24 And God said, "Let the earth bring forth living creatures of every kind: cattle and creeping things and wild animals of the earth of every kind." And it was so. 25 God made the wild animals of the earth of every kind, and the cattle of every kind, and everything that creeps upon the ground of every kind. And God saw that it was good.
chayya nephesh = living creature
behema = cattle
remes = creeping things
chayya = wild animals
Both chayya and behema refer to a variety long-legged landed quadruped mammals. Chayya are the wild animals that can not be tamed and behema refers to those that can be domesticated. In this context, remes means short-legged land mammals like rodents, hares, and armadillos.
These animals were the late comers according to scientists but this is not a comprehensive list. So why were these animals selected? Because these are the animals that would have the most impact on human existence. Again, who was the audience?
26 Then God said, "Let us make humankind in our image, according to our likeness; and let them have dominion over the fish of the sea, and over the birds of the air, and over the cattle, and over all the wild animals of the earth, and over every creeping thing that creeps upon the earth."
27 So God created humankind in his image,
in the image of God he created them;
male and female he created them.
28 God blessed them, and God said to them, "Be fruitful and multiply, and fill the earth and subdue it; and have dominion over the fish of the sea and over the birds of the air and over every living thing that moves upon the earth." 29 God said, "See, I have given you every plant yielding seed that is upon the face of all the earth, and every tree with seed in its fruit; you shall have them for food. 30 And to every beast of the earth, and to every bird of the air, and to everything that creeps on the earth, everything that has the breath of life, I have given every green plant for food." And it was so. 31 God saw everything that he had made, and indeed, it was very good. And there was evening and there was morning, the sixth day.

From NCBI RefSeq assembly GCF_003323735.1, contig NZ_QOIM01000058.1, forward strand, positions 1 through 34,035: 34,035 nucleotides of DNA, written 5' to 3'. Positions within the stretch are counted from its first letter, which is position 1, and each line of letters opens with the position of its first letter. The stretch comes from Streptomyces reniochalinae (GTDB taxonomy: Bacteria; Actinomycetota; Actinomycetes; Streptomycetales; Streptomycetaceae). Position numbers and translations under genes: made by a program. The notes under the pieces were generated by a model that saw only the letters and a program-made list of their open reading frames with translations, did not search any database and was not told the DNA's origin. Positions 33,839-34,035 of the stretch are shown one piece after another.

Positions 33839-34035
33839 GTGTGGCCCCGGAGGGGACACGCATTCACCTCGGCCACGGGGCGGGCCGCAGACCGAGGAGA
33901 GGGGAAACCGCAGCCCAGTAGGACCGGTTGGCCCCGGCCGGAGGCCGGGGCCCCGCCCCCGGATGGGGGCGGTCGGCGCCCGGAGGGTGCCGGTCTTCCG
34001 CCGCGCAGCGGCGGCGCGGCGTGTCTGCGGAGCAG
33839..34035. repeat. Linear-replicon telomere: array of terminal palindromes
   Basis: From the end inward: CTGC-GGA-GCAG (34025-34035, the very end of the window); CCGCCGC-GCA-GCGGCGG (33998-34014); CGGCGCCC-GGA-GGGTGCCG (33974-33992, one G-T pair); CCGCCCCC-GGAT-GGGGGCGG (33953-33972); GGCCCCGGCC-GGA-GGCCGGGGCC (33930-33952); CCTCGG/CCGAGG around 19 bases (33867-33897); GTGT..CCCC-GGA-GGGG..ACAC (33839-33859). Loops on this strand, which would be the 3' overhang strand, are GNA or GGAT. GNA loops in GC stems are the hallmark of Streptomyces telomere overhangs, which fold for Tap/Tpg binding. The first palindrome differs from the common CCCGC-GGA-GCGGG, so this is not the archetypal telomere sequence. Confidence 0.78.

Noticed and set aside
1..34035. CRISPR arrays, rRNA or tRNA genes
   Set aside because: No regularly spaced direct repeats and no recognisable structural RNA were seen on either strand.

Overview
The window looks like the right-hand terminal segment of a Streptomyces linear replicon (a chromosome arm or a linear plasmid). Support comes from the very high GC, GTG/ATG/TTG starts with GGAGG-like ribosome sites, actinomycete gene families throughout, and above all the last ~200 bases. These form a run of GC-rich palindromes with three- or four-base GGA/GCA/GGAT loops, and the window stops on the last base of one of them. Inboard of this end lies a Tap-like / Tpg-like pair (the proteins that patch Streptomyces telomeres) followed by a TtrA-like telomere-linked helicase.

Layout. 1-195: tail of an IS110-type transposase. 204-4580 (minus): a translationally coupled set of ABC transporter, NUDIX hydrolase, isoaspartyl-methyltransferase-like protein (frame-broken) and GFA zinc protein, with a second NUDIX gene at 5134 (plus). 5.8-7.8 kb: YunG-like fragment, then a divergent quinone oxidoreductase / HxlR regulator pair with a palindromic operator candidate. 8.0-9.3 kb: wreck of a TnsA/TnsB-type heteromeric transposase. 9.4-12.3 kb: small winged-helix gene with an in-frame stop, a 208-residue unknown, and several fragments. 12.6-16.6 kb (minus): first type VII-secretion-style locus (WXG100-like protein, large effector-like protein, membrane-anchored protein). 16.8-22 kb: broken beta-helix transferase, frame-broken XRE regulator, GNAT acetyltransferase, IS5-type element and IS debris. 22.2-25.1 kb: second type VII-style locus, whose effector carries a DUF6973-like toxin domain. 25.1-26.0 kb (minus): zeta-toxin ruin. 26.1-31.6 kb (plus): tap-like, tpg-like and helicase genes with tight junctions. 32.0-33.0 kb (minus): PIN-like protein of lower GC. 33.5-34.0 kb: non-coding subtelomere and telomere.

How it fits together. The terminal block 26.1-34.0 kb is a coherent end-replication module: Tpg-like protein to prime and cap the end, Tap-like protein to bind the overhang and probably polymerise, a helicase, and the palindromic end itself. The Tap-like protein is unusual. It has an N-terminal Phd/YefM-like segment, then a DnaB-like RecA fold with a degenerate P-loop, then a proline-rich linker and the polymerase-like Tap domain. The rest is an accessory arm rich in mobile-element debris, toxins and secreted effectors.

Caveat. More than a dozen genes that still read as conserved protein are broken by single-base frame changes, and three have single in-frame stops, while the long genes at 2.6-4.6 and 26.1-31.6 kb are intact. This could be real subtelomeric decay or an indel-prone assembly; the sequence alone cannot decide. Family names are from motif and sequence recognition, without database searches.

Verse 27 says God “created” humanity. This is the third time the Hebrew bara is used, indicating something done uniquely by God. With the creation of humanity, God brought creation to its apex. The whole story points toward God readying the Earth for humanity and then placing humanity as caretaker over what God has created. It isn’t clear from the story if God literally formed a man out of nothing or altered some living beings into Adam and Eve, but it is clear that something very unique occurred.
2:1 Thus the heavens and the earth were finished, and all their multitude. 2 And on the seventh day God finished the work that he had done, and he rested on the seventh day from all the work that he had done. 3 So God blessed the seventh day and hallowed it, because on it God rested from all the work that he had done in creation.
4 These are the generations of the heavens and the earth when they were created.
The astonishing thing about Genesis 1, when we compare it to science, is not its “errors.” When we account for the metaphorical aspects of the story and the nature of the intended audience, we see that it is a very accurate (not precise or comprehensive) description of the sequence of scientific events that have occurred. How did the writer of the Genesis story, writing millennia ago, manage to get the specifics of the Genesis story in just the right sequence with what scientists have uncovered in only the past few decades? There is nothing in the way the story is written to preclude evolution except for the uncertain meaning of bara with regard to the creation of nephesh and humainty. The question of evolution can not be answered from the Bible.
The scientist who are making these Bible affirming discoveries are the very scientists that many fault as anti-God and anti-Bible! Fundamentalists miss this because they are convinced that they can’t allow for non-literal days. Liberals miss this because they have closed their minds to the stories having any historical merit.
There weren't seven literal days or even seven equally long eras. I suspect that the author of the story divided the story as he did as a literary tool to reinforce the idea of the Sabbath. This is part of the poetic nature of the story. The story emphasizes God’s magnificent provision for us and his desire for us to enjoy relationship with him as co-creators in his world.
Time to look briefly at the second creation story.